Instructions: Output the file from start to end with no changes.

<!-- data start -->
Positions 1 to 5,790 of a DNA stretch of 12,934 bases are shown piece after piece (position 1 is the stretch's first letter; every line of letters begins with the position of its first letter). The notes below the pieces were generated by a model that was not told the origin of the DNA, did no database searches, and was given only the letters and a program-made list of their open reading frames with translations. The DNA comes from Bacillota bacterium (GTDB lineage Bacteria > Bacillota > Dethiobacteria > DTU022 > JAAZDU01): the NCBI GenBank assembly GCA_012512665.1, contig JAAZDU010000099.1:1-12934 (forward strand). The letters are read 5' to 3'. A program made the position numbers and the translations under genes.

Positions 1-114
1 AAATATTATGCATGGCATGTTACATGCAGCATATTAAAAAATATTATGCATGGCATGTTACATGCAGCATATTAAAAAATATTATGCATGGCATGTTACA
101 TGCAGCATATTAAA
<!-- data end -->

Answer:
Positions 1 to 5,790 of a DNA stretch of 12,934 bases are shown piece after piece (position 1 is the stretch's first letter; every line of letters begins with the position of its first letter). The notes below the pieces were generated by a model that was not told the origin of the DNA, did no database searches, and was given only the letters and a program-made list of their open reading frames with translations. The DNA comes from Bacillota bacterium (GTDB lineage Bacteria > Bacillota > Dethiobacteria > DTU022 > JAAZDU01): the NCBI GenBank assembly GCA_012512665.1, contig JAAZDU010000099.1:1-12934 (forward strand). The letters are read 5' to 3'. A program made the position numbers and the translations under genes.

Positions 1-114
1 AAATATTATGCATGGCATGTTACATGCAGCATATTAAAAAATATTATGCATGGCATGTTACATGCAGCATATTAAAAAATATTATGCATGGCATGTTACA
101 TGCAGCATATTAAA